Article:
- Salaries of clerical and administrative personnel engaged in routine departmental or administrative work that benefits all activities of the department (instruction, research, training, public service, etc.), i.e., there is no direct relationship to a specific sponsored project's scope of work.
- Supplies and materials for routine departmental or administrative activities of the department that benefit all activities of the department (instruction, research, training, public service, etc.), i.e., there is no direct relationship to a specific sponsored project's scope of work.
- Other costs such as travel, repairs, fees and services, local and long distance telephone expenses, copying and postage that are for routine departmental or administrative use, and do not have a direct relationship to a specific sponsored project's scope of work.
- General office items with multi-functional use such as computers, fax machines, answering machines, staplers, hole punches, filing cabinets, chairs, desks, calculators, waste baskets, etc., that do not have a direct relationship to a specific sponsored project's scope of work.
Justification and approval are required in proposals that budget certain costs as direct costs. For costs that a layperson may consider routine and administrative in nature, specific written justification as to the relationship between the cost and the proposed project's scope of work should be completed as a part of the proposal’s budget narrative and submitted to OSP as a part of the proposal to the sponsoring agency. (Also Pre-Award)
The documentation should explain the direct benefit relationship between these cost items and the proposed scope of work. OSP may notify the PI that these costs have been included in the budget and that a formal internal exception and approval process will be required if the project is funded.
Upon award, appropriate exception forms for both administrative salaries and non-salaried items must be completed, signed by the PI and the Deans (COM/COSH), department business manager, and approved by OSP.
If the administrative items have not been included in a proposal budget, re-budgeting to include these items in the funded budget may be requested. A Re-budgeting Request Form should be completed that also includes justification for the clerical/administrative expense. These forms should be signed by the PI and sent to OSP for approval.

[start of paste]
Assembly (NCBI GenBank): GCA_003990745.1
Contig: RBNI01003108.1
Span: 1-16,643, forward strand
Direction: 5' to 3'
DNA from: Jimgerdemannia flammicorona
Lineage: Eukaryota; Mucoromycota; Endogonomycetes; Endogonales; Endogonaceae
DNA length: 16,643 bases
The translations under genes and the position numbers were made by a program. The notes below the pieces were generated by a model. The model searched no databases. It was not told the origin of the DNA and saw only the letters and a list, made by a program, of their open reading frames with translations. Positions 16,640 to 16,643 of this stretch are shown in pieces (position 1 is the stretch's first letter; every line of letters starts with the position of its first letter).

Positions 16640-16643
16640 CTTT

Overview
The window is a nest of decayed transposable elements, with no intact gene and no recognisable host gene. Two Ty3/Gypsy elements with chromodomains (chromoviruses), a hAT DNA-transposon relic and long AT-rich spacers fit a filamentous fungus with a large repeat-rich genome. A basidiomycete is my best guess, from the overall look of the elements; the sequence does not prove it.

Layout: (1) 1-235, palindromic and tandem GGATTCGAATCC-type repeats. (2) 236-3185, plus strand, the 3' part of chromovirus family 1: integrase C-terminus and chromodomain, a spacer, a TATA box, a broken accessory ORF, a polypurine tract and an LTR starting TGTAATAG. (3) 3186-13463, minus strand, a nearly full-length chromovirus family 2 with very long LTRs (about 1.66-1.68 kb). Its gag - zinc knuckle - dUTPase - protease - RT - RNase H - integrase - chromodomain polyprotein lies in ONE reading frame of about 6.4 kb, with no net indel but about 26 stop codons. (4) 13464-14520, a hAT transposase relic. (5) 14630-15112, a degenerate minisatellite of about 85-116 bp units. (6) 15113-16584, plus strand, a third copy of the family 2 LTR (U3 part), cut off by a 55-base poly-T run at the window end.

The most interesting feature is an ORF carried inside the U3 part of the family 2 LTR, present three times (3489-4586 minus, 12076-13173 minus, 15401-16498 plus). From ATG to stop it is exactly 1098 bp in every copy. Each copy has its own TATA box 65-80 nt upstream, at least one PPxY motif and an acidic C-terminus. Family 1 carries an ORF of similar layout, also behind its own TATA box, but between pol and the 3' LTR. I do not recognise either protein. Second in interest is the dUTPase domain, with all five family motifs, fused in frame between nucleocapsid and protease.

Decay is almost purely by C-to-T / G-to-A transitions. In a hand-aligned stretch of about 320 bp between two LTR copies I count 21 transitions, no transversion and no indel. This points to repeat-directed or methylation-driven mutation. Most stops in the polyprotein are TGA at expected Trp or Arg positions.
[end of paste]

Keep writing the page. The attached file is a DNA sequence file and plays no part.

Section J of 2 CFR Part 220 (OMB Circular A-21) provides a detailed listing of costs that may be charged to federal awards (with the disclaimer that these costs must not be deemed unallowable under a specific award notice from the federal sponsor). Typically, the following costs meet the standard of allowability. Please keep in mind that these costs must be necessary to perform the project's stated scope of work.
Typically allowable as direct costs:
- Salaries and fringe benefits of faculty, technicians, post docs, graduate research assistants and other personnel directly engaged in performing sponsored project's scope of work
- Laboratory supplies and materials necessary for performing sponsored project's scope of work
- Other costs such as travel, subcontracts, scientific/specialty equipment repairs and maintenance, long distance telephone expenses, and other directly related costs necessary for performing sponsored project's specific scope of work
- Capital equipment that is approved by the sponsor (or internally approved if allowed by the sponsor)
- Service/maintenance agreements on capital equipment approved by the sponsor (or internally approved if allowed by the sponsor)